In March of 2018, I started this post. I never finished it. However, today, on the way home from work, I saw a van that reminded me of this question. Why is everything being renamed?
The following are examples of this trend:
At school, the Guidance Office is now Student Services. Huh? What’s the difference? There must be some, or else why would they rename? Is guidance no longer offering guidance? What are the services? I am assuming they are the same as was provided through guidance. But, who can be sure…..the office was renamed.
Another recent example also comes from the world of education in Wisconsin where the programs for students taking college courses in high school used to be called Youth Options. No longer. Now, it is called the Start College Now Program and Early College! More appropriate? Perhaps, but why when it still entails students getting college credit while in high school. This renaming was done by the Department of Public Instruction, so it involves the whole state, not just a department at a local school.
What’s the difference between a District Superintendent and a District Administrator? Some district’s use one and others use the other! Do they do the same job? On the surface it appears that they do, but maybe I am misinformed, since I do not possess a doctorate in higher education.
Then, there are the upper level English Courses which have gone from being called College Prep to Advanced Composition and Advanced Research. I can make an educated guess as why this class was renamed. It was probably some attempt to avoid tracking or labeling students. I envision that it was felt that some students, perhaps going to vocational training after high school, were not taking College Prep because of the name. Maybe school leaders felt that students were thinking that if they were going straight into the workforce, they shouldn’t bother taking college prep as a course. This might have been a positive change. Clear writing skills are important for all.
Two years ago, when I went to help my high school students register for courses, I found that all the high school courses had been renamed and now consist of capital letter abbreviations and a series of numbers all strung together. The registration has also gone to a digitally based system. But, searching for the appropriate course name has been time consuming! The letter/number system seems much more complex than it has been in the past when there was a shorter code (like Chem for Chemistry) that made sense. I was told that guidance, um – I mean – student services – were told to make these changes to the course catalog. I can only imagine the number of hours that took! It was probably done utilizing work hours that students could have been “serviced” by “guidance.” Obviously, I did not understand the need for these name changes, either.
The trend of renaming things has been happening for decades. I remember standing outside a baseball stadium in Buffalo New York, at the last game underway in the facility called Pilot Field. In 30 years, that ball stadium has had five name changes! Really?! Yes, according to WikiPedia.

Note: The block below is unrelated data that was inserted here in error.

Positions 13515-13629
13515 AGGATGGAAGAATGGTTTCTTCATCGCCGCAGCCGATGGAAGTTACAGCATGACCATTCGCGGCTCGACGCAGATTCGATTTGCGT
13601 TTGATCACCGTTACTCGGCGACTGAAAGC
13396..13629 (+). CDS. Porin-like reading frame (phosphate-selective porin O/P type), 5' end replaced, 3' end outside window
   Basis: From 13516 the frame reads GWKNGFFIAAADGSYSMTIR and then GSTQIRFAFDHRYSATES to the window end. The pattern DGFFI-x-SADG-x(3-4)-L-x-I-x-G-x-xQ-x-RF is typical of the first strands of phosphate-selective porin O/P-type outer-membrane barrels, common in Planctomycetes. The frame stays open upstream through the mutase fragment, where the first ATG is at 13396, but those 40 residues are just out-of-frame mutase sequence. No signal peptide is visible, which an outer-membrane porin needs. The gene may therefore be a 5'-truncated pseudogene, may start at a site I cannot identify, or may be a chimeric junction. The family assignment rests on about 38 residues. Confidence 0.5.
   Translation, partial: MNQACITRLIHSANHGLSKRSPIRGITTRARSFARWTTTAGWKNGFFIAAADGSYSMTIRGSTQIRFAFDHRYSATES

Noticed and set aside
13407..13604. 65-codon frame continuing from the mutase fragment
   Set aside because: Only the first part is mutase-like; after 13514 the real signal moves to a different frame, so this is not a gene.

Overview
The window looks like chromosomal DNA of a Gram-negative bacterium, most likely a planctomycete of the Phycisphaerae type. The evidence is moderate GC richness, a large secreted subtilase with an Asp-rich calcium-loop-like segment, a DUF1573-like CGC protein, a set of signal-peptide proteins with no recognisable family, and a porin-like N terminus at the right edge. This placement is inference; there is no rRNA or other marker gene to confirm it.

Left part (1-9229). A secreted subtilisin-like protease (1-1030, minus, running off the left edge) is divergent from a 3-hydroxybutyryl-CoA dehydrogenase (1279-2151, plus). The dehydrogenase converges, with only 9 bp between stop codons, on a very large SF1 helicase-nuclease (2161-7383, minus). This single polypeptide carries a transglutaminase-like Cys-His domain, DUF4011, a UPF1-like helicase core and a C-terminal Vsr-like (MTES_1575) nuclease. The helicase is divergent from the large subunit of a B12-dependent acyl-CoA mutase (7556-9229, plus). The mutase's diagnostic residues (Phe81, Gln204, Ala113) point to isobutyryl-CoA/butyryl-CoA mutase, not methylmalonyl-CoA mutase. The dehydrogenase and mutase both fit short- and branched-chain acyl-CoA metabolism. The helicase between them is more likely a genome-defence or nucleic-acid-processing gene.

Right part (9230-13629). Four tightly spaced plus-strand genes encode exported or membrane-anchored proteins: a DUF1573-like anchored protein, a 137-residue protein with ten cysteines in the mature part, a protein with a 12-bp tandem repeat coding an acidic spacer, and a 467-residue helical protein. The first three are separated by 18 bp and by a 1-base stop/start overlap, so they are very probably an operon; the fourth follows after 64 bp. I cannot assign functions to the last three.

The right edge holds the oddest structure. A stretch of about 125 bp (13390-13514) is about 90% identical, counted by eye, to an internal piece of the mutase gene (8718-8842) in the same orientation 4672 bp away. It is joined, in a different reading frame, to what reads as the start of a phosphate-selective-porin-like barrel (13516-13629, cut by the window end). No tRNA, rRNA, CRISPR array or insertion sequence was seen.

As with all stadium names, in recent history, they reflect who is sponsoring the field. I cannot tell you how much I dislike this! How is a family, or a city, for that matter, supposed to have enduring memories attached to a place when they all recall it as a different name? It is sad that stadium naming rights have now long been traditionally based on business support, rather than community pride, or a long lasting name with some cultural significance. And, Buffalo is not alone in this occurrence. It just happens to be a stadium rename that I recall.
Lastly, roads. Roads frequently have more than one name, too. As our communities widen and expand with suburban sprawl, a county road becomes known as something other than Route 19 or County SN. Upon moving to the Midwest, twenty years ago, this was very confusing to my husband and I. We found the same road often had three names, a county name (letters – which change as you go into a different county), a route number, if applicable, and then a given name. We very rarely use anything other than the route number or the given name. The county road names (letter) have mystified us for years. For us, it has just been more useful to ignore the multiple names and go with one for each road.
And, such as it is, with all these name changes, I still refer to the college classes taken during high school as Youth Options. I still think Chem I is more descriptive than CHEM1014B (made up but similar to what is being used). I still think high school students need guidance not service. And, I would relish going to a baseball stadium that had the same name as the one I went to as a little girl (Silver Stadium > Red Wing Stadium > Frontier Field).
What does all this mean? Optimistically, I think it means I’ve lived a long and full life to be able to recall when things were called something else. Pessimistically, it means that I’ve gotten old.
Oh, and that van I mentioned at the beginning of the post? It was signage and a name for a separate program, not a renaming of the one I thought it represented.
Now, that’s fodder for another post, entirely!